Around 100 worried locals from Pembroke and Pembroke Dock gathered at the entrance to Bramble Hill Farm last Friday (Feb 15) at 4pm. Those present believed the farm owners are still in possession of dogs, which they cited as the reason for the protest. Head of Environment and Public Protection at Pembrokeshire County Council, Richard Brown later confirmed that there were two dogs left on the farm, but explained they were elderly and looked after. Locals hoped the protest would mean the removal of any animals still left at the property and a ban imposed to prevent any further animals being kept at the property or by the owners.

Officers from Dyfed-Powys Police were present, with the Herald reporter in attendance being told that the police were ensuring it remained peaceful and to keep traffic congestion to a minimum. There was evident hostility towards to the local authorities and RSPCA amongst the protesters, with many feeling that their concerns about the farm were not dealt with soon enough by the relevant organisations.

Speaking to the crowd, Richard Brown said: “So the idea of what we do is, we are proceeding with our enquiries and get the case together. If we get a successful conviction, it’s an opportunity to get a ban on keeping animals. Without that conviction we can’t get a ban.”

He was challenged numerous times on whether Sean Burns, owner of the farm, has been prosecuted for animal cruelty. Mr Brown then confirmed that ‘he has been prosecuted previously’.

He added: “We have to be careful not to prejudice any case. All of our interests is animal welfare. We can’t just go in and remove animals because people want us to. We don’t have those powers.

“There is a range of offences being investigated and a range of individuals being investigated.”

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Neyland woman imprisoned for driving while disqualified

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A 35-YEAR-OLD woman who was caught driving while disqualified twice in four days days has been sentenced to six months in prison.

Victoria Anne James, of College Park, Neyland, was stopped by Dyfed-Powys Police roads policing officers in Johnston on Friday, February 15. She was reported for the offences and her Alfa Romeo car was seized.

James was stopped a second time by police on Monday, February 18, for driving while disqualified while driving another car.

She was arrested and charged with two counts of driving while disqualified and two counts of driving without insurance.

She was convicted at Haverfordwest Magistrates’ Courts that same day and received a six month prison sentence, and received a further 24 months Driving Disqualification.

Sergeant Justin Williams said: “Police intelligence led officers to stop Victoria Anne James on February 15 where she was reported for offences and her car was seized. For her to commit the same offence two days later shows her disregard for the law.

“I hope this targeted, swift work from roads policing officers and the courts, which has resulted in a prison sentence serves as a stark warning to James and others considering flouting the laws on our roads. We are monitoring our roads and we will take robust action to ensure we keep other drivers on our roads safe by upholding the law.”

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Boy took his own life after failure to refer him for psychiatric support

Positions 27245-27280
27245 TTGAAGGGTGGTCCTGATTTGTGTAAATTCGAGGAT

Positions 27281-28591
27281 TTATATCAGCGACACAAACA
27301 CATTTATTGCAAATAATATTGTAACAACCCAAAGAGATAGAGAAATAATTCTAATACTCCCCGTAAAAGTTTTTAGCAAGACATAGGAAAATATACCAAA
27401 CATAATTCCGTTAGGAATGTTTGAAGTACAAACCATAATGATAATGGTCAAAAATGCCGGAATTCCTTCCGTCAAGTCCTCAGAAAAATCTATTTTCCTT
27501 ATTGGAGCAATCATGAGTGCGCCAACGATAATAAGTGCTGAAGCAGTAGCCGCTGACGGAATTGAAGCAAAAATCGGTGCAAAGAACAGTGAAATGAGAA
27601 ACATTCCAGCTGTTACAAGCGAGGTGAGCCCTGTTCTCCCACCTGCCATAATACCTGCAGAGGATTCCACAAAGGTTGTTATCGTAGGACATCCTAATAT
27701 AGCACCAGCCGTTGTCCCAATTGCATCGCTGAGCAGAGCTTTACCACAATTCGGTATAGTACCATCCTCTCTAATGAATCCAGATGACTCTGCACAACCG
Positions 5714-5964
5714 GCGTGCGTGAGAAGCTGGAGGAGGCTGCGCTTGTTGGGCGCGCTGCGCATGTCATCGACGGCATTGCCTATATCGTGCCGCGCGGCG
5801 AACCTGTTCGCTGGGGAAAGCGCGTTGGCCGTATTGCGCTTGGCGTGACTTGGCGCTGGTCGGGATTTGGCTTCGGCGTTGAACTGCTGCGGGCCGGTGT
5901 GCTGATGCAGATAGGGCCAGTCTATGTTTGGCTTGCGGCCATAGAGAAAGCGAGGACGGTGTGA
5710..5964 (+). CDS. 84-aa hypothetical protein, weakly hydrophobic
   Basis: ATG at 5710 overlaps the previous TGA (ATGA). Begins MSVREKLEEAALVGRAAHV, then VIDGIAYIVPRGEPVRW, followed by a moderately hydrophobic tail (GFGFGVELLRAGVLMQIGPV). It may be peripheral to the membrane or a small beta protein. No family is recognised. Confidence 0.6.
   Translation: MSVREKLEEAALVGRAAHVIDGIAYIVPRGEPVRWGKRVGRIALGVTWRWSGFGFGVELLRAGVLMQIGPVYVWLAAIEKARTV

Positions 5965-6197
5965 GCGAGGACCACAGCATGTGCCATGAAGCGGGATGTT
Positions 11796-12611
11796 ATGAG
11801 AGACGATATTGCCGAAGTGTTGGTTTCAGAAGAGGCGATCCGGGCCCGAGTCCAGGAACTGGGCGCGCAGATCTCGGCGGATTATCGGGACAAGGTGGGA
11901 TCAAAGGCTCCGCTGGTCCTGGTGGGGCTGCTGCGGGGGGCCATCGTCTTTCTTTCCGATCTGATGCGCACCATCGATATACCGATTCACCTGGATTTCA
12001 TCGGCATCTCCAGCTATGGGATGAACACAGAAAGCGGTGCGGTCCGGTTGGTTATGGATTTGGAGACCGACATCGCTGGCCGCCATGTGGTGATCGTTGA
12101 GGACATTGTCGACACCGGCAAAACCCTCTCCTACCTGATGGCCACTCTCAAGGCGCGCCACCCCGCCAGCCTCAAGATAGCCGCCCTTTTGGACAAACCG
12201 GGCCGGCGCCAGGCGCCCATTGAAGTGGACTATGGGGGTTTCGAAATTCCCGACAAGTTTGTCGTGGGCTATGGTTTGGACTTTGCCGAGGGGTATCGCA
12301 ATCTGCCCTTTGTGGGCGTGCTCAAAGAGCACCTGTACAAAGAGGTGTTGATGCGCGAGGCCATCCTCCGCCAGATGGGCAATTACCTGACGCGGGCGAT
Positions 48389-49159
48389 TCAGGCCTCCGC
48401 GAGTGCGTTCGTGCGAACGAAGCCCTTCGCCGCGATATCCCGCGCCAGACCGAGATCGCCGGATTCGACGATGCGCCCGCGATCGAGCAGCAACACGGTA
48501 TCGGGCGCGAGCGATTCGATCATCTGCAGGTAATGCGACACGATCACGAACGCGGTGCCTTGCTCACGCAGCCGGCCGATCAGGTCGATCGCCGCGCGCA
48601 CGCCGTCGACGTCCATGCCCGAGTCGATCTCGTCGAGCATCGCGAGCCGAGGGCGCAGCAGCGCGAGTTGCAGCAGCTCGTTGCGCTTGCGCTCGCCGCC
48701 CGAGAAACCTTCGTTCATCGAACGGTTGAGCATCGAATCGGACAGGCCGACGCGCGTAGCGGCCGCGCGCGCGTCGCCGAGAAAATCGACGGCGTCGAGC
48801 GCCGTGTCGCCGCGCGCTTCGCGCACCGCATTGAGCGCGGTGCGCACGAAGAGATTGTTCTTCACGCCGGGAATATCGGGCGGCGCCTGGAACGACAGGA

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THE INQUEST into the death of 14 year-old Derek Brundrett, who was found hanged at Pembroke School in December 2013, has found that there were individual failings in efforts to get psychiatric support for the teenage boy – who then went on to take his own life.

Derek had seven different social workers and record keeping by social services was in a “shocking state of affairs” leading up to his death.

Returning a narrative verdict, the Assistant Coroner, Paul Bennett, said: “That Derek Brundrett took his own life and intended to do so in circumstances where, despite efforts to refer him for psychiatric support there was a failure to do so.”

Although no systemic failures were found, the Assistant Coroner ruled that there was a failure to refer by a social worker, a failure by a GP to provide extra information when referrals in 2012 and 2013 were declined, and a further failure to provide the relevant information on the appropriate referral form of a Looked After Child.

Derek’s death was in the context that he had been returned to foster care and was concerned about a return to the Pupil Referral Unit.

Derek’s actions were not considered to be a cry for help but rather a deliberate attempt at self-harm, the Coroner’s report stated.

The inquest had previously heard there were numerous failed attempts to refer him to mental health services.

A social services referral plan was not completed by Derek’s social worker because “she believed him to be happy”.

The inquest also heard Derek’s GP had made “routine” referrals for mental health treatment in 2012 and 2013.

Angela Lodwick, head of the Child and Adolescent Mental Health Services (CAMHS) for the Hywel Dda University Health Board, said they had to “prioritise children with severe mental health disorders”.

She added requests for more information about Derek’s condition went unanswered.

But she told the inquest that, at the time, CAMHS was not proactive in seeking more information.

Ms Lodwick said CAMHS would have probably “taken him on referral and made an assessment” if they had known about Derek’s risk-taking behaviour and talk of suicide in 2013, such as when he climbed onto the school roof.

She told the inquest the system had been inadequate and “the position was that everyone sat on their hands waiting” but CAMHS has since made improvements.

A spokesman for the Pembrokeshire County Council said: “The death of a child is a profound loss and all the professionals involved in this tragedy feel great sympathy for Derek and his family and friends. We would like to repeat our sincere condolences to them at this time.

“Derek’s loss is deeply felt by those individuals who had formed close and caring relationships with him.

“We would like to thank the Coroner for his thorough investigation and consideration of the case.

“We will, of course, reflect upon all of the issues that have been raised during the Inquest, and consider what lessons can be learned with a view to continuing to ensure the safeguarding and well-being of all children and young persons served by Pembrokeshire County Council.”